With recent attacks on Saudi oil plants, growing tensions between the United States and China with the ongoing trade war and the Federal Reserve lowering interest rates, the stock market is going through chaotic times. And with a potential recession in the near future, economists are keeping their eyes fixated on market fluctuations.
Students, faculty and staff at the University of Portland are all able to watch these impacts in real-time with access to a total of sixteen Bloomberg terminals that report on everything from stocks and bonds to general news.
This could be one of UP’s best-kept secrets for those interested in financial markets. Most of these terminals, donated by former regent Karl Smith, are found in Franz Hall. The others are accessed remotely.
“You’ve heard the term big data, and that’s totally what this resource allows students to do is gain access to a ton of data, and learn how to navigate through a lot of data and figure out how to tell a story or find the information to tell a story better,” said Brian Adams, associate dean of graduate business programs.
The cost of these terminals is around $23,000 a year according to Dean of the Pamplin School of Business Robin Anderson. Bloomberg gives a university discount, which means for every one license UP pays for, the next three are free. The university is charged for four of the 16 licenses according to Anderson.
“Students and faculty utilize Bloomberg terminals to learn more about companies, countries, industries — pretty much anything you want to learn about you can at least find some information in Bloomberg,” Adams said.
Students in finance classes primarily use the terminals. To get access to the terminals, potential users need to email Adams. Bloomberg offers a certification program called Bloomberg Market Concepts. The training shows users how to navigate the program and understand the information in it. Adams said it is also a good addition to a resume.
“It shows that you can manipulate data, it shows that you’re not scared of a large amount of data, that you know how to navigate through to find the information you need, and you are comfortable with analysis,” Adams said.
The training takes anywhere from eight to fifteen hours and involves watching a variety of videos of all the functions the terminals have.
“One of the (modules) was currencies, which is a fun one,” said sophomore business major Kaylee DeLoye. “You get to learn about all the different currencies of the world and how they work together and compare international companies.”
The only class that requires the certification is the Applied Portfolio Management course taught by Adams. Other finance classes do some work with the terminals but do not finish the certification.
“Bloomberg is interwoven in many if not most of the finance classes,” associate professor of finance Madhuparna Kolay said. “Students use it to access the latest information and analyze that information concurrently. This makes our students very up to date with the information that they get and serves to bring what happens in the real world into our classrooms.”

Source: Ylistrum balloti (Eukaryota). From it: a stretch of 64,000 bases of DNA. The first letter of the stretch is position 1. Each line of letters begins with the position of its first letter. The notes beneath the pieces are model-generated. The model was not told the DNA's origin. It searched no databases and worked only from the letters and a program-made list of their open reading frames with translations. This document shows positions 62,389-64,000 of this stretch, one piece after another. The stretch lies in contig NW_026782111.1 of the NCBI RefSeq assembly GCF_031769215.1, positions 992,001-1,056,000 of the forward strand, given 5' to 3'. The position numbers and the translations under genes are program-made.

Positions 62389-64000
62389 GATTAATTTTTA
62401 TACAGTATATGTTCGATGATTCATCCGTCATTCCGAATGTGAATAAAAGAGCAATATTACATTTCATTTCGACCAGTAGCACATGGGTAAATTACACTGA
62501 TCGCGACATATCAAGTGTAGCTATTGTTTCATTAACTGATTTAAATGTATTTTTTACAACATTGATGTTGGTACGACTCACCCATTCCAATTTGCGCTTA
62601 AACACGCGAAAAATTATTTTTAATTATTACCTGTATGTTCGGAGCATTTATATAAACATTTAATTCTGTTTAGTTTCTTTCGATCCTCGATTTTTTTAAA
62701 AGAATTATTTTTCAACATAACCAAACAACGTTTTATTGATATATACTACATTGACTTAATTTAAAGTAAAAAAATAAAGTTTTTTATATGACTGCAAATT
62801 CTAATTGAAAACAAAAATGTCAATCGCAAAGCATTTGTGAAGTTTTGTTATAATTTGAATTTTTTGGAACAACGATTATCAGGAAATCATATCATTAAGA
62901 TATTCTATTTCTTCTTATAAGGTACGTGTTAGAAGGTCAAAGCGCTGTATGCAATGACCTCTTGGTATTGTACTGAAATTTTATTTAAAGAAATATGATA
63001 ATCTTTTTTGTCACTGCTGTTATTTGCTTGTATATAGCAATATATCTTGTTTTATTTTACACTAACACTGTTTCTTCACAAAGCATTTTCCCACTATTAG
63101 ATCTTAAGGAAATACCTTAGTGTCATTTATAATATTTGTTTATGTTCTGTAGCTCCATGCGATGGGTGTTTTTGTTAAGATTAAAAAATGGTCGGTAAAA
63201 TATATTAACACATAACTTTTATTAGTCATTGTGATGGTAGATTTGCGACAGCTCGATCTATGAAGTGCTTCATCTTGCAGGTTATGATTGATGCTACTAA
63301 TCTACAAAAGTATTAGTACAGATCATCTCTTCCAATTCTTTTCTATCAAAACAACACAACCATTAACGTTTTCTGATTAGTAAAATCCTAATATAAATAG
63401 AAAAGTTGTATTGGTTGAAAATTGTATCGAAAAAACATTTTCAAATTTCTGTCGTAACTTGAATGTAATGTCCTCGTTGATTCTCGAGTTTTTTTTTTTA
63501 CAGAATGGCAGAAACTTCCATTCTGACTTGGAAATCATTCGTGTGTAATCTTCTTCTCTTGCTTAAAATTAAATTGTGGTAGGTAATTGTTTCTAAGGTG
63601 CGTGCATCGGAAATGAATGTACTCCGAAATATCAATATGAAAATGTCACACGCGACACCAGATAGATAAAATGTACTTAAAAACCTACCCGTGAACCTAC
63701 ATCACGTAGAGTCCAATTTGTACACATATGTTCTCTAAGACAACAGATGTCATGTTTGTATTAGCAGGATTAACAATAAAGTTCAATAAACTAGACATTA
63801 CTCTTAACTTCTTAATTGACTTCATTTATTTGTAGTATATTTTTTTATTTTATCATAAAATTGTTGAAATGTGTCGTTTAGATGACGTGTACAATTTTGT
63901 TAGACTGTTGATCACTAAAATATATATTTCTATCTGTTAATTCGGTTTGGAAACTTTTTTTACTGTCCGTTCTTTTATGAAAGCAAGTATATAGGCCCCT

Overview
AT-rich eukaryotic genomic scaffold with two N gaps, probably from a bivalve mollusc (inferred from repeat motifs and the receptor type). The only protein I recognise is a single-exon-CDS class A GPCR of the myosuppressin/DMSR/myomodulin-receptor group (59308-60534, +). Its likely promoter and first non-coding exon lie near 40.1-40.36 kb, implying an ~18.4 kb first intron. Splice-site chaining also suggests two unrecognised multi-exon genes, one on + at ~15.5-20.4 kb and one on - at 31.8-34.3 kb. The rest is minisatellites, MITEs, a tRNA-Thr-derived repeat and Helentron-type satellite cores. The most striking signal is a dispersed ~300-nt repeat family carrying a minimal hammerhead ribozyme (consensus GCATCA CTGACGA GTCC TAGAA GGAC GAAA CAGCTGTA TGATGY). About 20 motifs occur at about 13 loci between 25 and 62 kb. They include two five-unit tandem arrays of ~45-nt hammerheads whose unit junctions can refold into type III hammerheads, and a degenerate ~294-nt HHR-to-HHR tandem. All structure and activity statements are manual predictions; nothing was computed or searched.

According to Adams, the Bloomberg research lab is on the first floor of Franz Hall, and was installed to house ten of the sixteen terminals. These terminals are normal computers with the Bloomberg software installed on them.
Two of the terminals are at the Westside Campus, and the final four are used by faculty members as Bloomberg anywhere licenses, according to Adams. These are small drives that access the Bloomberg program when plugged into a computer. Comparatively, Portland State University has 12 terminals in their Bloomberg lab but only recently installed them.
The lab also tracks the performance on portfolios run by UP students. A portfolio is a collection of multiple different investments such as stocks and bonds. The Bloomberg stations cannot be used to trade stocks within the portfolios, but grant access to performance data on those stocks to help students who manage the portfolios make their decisions on what to buy and sell. UP uses TD Ameritrade to make trades and manage the portfolios, according to Adams.
There are two types of portfolios that students can work on using the Bloomberg terminals.
In 2003, alumnus Frank Favro and his wife Pricilla donated $50,000 to the UPIA (University of Portland Investment Association) for students to invest without having to risk their own personal finances.
With additional donations and returns generated by students, the fund is up to $300,000 according to Adams. Since Favro died in 2009, the portfolio has not received additional funding. Every year, the Financial Management Investment Association Annual Scholarship is funded with the dividends produced by the portfolio, according to Associate Director of Donor Engagement Connie Ozyjowski.
The second type of portfolio is used in the Applied Portfolio Management course taught by Adams. This consists of short term investments, whereas the larger one is focused on long term growth.
As the U.S. stock market continues to fluctuate, UP has the rare opportunity to watch it closely. This is something that many in the UP community might not know about. According to Adams, these terminals are something that even big corporations seek out.
“For example, the US Bank Tower downtown...in that whole giant skyscraper they may have five to ten terminals total, and we have just ten down in the lab right here,” Adams said. “So students gain access to something that a lot of professionals would give money to be able to have access to.”
Austin De Dios is a reporter for The Beacon. He can be reached at firstname.lastname@example.org.